28 Aug 2017 15:24 IST

The risks of copycat investing

If you bought a stock just because a big investor did, you could be hit when the stock goes through a bad patch

Making money from stocks may look easy as pie in a bull market, but regular investors know that unearthing winners is far from easy. One short-cut that has gained ground globally is copycat investing, also known as coat-tailing or side-car investing.

Copycat investors simply keep an eagle eye on the investment moves of a renowned market wizard, and faithfully replicate his or her buys and sells.

While investors in the US markets look at the quarterly portfolio filings of large funds to hang on to their coat-tails, Indian copycat investors have multiple sources to rely on.

Quarterly shareholding updates filed with the exchanges can reveal new investors who own more than 1 per cent equity. Monthly portfolio disclosures of equity funds can tip you off to buys and sells.

Bulk deals data disseminated daily by the exchanges, post market hours, can tip you off to trades in which more than 0.5 per cent of the outstanding equity in a stock changed hands.

Of late, there are also many investment blogs and fan sites (gurufocus.com, rakesh-jhunjhunwala.in, alphaideas.com, for instance) dedicated to tracking the above filings and offering readymade data on what your favourite investors bought or sold. Lately, there’s also the social media, where legions of followers eagerly seek stock tips from well-known money managers on Twitter.

But if you’re a newbie investor who thinks that making big money in the markets is as simple as following a Rakesh Jhunjhunwala fan site, or mimicking the bulk deals of Porinju Veliyath, Ramesh Damani or Mohnish Pabrai, you’re quite mistaken. Copycat investing carries risks.

Not knowing the whys

Often, big money in the stock market is made not through the act of swooping in on the right stock, but by holding on to it through thick and thin. This kind of perseverance requires a lot of conviction about the business and your reasons for owning a piece of it. If you simply bought a stock because a big investor did, and didn’t pay much attention to the business, you could experience a lot of mental turmoil when the stock goes through a bad patch.

SEBI’s recent crackdown on ‘shell companies’ abruptly suspended daily trading in 331 stocks. Among the stocks that were hit were Prakash Industries, where Rakesh Jhunjhunwala owned a 1 per cent stake (June 30 shareholding) and J Kumar Infraprojects, where a clutch of top mutual funds owned stakes (July 2017 portfolio disclosures). Now, when hit with this thunderbolt, a Jhunjhunwala or a HDFC Mutual Fund may assess the business and decide to hold on, if they believe the company has a fundamentally-sound business that will eventually shake off this crisis.

But if you’re a copycat investor who hasn’t studied the business as deeply, it will be hard not to panic.

Too stock-focussed

Even stock market wizards do make mistakes. This May, Warren Buffett admitted to making a blooper in buying IBM six years ago and said that he had sold a third of his position in the preceding months. Rakesh Jhunjhunwala’s bet on the 2010 IPO of A2Z Infra Engineers backfired, with the stock losing over 75 per cent in the two years after the IPO.

What makes Buffett or a Jhunjhunwala ace investors is not the fact that they never make mistakes, but the fact that they own large portfolios where winners far outnumber losers.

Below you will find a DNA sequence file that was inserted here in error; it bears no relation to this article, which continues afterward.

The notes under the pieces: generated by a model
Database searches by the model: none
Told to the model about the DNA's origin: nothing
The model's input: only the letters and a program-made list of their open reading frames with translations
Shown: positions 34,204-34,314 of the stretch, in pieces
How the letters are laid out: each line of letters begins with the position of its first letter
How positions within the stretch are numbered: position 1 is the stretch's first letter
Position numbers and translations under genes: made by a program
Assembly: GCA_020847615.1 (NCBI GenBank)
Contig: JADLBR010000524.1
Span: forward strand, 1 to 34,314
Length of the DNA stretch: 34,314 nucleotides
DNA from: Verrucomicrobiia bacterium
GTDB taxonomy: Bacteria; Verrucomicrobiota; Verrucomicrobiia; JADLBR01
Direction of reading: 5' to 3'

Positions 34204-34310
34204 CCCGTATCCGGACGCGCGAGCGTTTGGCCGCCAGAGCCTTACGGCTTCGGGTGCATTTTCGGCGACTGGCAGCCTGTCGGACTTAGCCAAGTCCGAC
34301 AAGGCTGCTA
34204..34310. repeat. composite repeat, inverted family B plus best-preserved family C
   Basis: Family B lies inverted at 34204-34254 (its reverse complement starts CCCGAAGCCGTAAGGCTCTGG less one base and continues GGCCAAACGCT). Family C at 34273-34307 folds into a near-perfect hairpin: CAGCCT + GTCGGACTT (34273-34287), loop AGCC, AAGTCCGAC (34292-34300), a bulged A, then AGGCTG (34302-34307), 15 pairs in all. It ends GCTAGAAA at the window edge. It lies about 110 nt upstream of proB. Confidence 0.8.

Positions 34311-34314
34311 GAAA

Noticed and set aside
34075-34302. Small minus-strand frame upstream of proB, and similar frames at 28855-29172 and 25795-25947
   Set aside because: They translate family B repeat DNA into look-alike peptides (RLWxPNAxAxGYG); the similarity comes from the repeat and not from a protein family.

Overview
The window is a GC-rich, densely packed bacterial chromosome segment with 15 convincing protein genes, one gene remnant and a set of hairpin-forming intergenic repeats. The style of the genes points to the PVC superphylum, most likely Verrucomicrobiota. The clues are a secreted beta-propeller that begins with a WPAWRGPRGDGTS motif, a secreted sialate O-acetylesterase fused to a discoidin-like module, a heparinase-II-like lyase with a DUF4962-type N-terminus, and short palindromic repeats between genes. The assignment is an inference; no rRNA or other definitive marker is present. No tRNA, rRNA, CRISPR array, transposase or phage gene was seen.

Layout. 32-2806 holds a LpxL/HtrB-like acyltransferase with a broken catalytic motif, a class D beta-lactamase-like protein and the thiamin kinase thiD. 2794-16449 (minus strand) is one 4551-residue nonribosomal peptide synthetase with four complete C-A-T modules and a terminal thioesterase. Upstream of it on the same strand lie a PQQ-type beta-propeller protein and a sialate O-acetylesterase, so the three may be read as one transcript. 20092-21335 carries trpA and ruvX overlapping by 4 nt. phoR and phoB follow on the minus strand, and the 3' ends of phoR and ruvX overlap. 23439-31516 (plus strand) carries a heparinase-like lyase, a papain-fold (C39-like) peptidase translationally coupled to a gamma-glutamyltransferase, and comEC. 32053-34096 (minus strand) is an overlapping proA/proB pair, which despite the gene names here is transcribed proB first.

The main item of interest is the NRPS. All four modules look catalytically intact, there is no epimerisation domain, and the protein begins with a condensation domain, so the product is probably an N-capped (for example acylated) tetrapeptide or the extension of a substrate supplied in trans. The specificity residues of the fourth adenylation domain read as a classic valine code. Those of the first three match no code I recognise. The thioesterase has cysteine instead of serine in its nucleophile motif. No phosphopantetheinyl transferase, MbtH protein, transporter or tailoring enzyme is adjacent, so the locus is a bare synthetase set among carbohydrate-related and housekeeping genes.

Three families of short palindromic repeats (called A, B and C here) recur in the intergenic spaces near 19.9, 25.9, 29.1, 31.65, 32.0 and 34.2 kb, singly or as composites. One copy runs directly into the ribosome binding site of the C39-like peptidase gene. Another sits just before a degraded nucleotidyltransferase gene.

Copycat investors are often focused on finding out the latest big bet made by their idol and don’t bother to look at their entire portfolio. By mirroring the individual buys or sells of big investors, they run the risk of picking up their duds, while missing out on their winners.

Delayed information

The price at which you acquire and liquidate a stock in your portfolio can be a big decider of returns. Copycat investors who look to public sources or social media for tips from their gurus, may get delayed or half-baked information.

Professional managers who oversee portfolios for private clients or investors will seldom tip off the market to their buy or sell decisions before they make them. After all, doing so will bid up or batter down the price of the stock they want to buy or sell, and undermine the investors’ returns.

Even private investors may not want to tip their hand to the markets while they’re in the process of building or liquidating a position. On July 21, the stock of debt-laden infrastructure player, Jaiprakash Associates, soared by 17 per cent after the company’s shareholding disclosure for June 30, revealed a 1.03 per cent stake held by Rakesh Jhunjhunwala.

The March 31 holding didn’t feature this stake. Many copycat investors no doubt hopped on to the risky infrastructure player, believing that Jhunjhunwala had picked up the stake this quarter. But it is quite possible that he held a less than 1 per cent position earlier, which he only topped up.

Stomach for risk

Rather than look for established names, many copycat investors today are keen to know of penny stocks picked up by big-name investors, which can multiply money in a matter of months.

Now, high net-worth investors may bet on distressed companies or turnarounds, because they are okay with all-or-nothing bets. They may have a risk management strategy in place where they hedge their bets, or only a part of the portfolio is devoted to risky stocks. But copycat investors who follow them may not have an equally sound understanding of risks. They may end up with their fingers singed if these bets backfire.

Overall, tracking the stock moves of big investors can be a useful source of investing ideas. But before you bet your money on it, do your own homework.

(The article first appeared in The Hindu BusinessLine.)

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